The National Academy of Sciences and the National Academy of Engineering assembled a group of experts in science, economics, engineering, and private technology-based enterprise to examine past space policies and their consequences and to recommend policies that should guide the national space program over the long term. Of special concern was the lack of national consensus regarding the long-term goals of the civil space program, which led to the loss of heavy launch capabilities, the fall of the Skylab, and, for lack of alternative launch vehicles, the prolonged absence of the United States from space following the Challenger accident. Without a durable framework to establish priorities, the U.S. space program has promised too much for the resources made available to it.
Toward a New Era in Space concludes that major changes are needed in the way the country and its leaders approach national space policy. The foundation of space policy is its sense of purpose â€" national goals that are imaginative, durable, and affordable. These goals and the programs to achieve them must recognize the growing capabilities of other nations and, through cooperation, accomplish objectives otherwise unobtainable. Major challenges also provide major opportunities. This report addresses those near-term decisions that can lead to a fruitful, consistent U.S. space program in the decades to come.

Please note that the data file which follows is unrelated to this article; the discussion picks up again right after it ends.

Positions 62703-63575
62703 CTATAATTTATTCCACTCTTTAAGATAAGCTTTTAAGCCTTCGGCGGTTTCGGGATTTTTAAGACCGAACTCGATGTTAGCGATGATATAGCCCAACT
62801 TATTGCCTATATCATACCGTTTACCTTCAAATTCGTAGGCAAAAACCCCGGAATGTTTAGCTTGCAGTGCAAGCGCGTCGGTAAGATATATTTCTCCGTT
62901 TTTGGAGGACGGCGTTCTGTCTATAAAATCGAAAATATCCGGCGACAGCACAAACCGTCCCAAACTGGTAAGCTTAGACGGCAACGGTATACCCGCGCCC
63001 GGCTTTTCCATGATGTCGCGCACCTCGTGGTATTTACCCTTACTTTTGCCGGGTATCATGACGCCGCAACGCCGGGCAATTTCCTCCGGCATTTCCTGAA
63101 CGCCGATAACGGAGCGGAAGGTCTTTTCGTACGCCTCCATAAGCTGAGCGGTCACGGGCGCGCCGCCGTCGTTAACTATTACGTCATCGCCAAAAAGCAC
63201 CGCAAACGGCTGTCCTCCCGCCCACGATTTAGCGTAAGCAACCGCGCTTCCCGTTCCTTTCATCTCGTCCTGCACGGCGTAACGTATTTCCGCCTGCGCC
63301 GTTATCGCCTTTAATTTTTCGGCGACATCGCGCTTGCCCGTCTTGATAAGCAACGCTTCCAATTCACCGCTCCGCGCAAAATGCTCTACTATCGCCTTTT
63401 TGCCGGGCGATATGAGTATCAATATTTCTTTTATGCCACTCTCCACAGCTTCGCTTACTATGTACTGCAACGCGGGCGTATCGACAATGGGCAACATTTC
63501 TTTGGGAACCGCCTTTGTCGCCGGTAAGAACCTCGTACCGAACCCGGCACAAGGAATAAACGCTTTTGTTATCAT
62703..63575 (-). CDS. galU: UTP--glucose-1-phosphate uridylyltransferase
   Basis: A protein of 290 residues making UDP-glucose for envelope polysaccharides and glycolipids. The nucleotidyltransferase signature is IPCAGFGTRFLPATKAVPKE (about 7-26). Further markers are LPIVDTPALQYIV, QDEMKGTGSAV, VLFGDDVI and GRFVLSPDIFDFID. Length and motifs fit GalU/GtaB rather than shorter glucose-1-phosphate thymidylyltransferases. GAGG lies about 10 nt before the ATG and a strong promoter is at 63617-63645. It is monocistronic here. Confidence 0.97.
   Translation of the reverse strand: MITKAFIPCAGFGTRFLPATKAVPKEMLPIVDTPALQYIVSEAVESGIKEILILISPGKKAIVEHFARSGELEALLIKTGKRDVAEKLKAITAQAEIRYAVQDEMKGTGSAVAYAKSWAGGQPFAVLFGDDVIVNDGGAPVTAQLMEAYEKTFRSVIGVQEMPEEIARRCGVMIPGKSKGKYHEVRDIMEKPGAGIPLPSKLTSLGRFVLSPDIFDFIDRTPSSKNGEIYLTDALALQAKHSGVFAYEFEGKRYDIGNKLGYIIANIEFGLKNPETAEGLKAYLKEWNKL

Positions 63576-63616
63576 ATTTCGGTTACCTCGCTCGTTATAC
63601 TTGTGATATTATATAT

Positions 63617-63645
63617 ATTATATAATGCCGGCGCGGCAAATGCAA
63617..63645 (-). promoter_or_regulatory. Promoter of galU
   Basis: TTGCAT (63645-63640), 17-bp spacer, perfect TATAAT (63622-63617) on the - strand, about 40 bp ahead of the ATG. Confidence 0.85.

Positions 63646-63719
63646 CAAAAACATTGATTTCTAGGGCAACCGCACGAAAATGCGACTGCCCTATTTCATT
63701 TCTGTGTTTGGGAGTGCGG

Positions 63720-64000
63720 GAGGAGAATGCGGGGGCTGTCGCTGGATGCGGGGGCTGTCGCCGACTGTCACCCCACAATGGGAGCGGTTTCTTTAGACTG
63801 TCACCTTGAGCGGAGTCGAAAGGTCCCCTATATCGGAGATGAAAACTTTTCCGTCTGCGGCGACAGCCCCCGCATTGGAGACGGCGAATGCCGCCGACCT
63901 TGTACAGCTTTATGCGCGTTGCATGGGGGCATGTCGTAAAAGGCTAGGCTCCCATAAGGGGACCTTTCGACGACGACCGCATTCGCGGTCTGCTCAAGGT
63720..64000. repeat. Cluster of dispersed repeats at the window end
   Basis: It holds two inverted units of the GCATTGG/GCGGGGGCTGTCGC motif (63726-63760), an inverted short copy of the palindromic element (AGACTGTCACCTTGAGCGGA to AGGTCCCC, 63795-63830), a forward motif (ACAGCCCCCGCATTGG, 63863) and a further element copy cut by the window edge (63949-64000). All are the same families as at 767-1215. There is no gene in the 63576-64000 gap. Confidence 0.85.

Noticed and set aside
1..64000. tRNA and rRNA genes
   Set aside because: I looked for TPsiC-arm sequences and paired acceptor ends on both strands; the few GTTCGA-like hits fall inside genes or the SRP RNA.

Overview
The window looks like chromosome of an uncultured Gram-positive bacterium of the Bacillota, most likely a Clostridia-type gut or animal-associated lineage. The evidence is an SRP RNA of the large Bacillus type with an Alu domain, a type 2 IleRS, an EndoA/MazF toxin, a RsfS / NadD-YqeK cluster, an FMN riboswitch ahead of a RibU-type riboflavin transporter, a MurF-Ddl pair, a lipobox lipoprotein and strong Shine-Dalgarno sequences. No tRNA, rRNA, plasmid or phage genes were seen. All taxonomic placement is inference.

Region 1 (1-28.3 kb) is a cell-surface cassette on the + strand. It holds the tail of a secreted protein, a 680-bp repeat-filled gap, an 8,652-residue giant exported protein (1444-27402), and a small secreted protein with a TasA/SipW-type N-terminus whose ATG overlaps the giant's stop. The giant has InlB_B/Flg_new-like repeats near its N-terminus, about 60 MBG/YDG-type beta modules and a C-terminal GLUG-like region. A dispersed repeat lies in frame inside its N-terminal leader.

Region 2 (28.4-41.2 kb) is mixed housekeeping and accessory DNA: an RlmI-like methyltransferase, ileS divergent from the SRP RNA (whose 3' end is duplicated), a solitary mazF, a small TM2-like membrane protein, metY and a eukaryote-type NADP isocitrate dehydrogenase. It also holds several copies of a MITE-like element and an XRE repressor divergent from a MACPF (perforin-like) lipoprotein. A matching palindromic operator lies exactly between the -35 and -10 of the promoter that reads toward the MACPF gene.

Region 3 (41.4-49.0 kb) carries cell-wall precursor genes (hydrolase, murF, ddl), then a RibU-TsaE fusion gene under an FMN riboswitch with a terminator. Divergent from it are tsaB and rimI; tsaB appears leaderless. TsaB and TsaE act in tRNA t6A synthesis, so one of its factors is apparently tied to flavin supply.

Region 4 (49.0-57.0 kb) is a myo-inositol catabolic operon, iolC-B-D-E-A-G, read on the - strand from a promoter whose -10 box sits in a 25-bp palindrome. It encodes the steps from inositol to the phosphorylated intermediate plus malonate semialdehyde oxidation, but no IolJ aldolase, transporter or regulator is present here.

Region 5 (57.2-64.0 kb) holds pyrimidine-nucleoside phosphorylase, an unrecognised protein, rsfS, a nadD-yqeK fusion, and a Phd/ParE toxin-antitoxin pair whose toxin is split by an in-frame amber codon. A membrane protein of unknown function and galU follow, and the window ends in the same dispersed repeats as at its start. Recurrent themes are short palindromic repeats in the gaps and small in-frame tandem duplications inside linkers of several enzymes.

Table of Contents
|THE LEADERSHIP ROLE OF THE PRESIDENT||2-3|
|TOWARD STABLE BUDGETING: A BALANCED BASE PROGRAM AND SPECIAL INITIATIVES||4-13|
|PURPOSEFUL, LONG-TERM MANNED SPACE FLIGHT||14-14|
|A STREAMLINED AND REVITALIZED NASA||17-19|
|NATIONAL SECURITY AND CIVIL SPACE: THE NEED FOR HARMONY||20-21|
|SUMMARY AND CONCLUSIONS||22-23|
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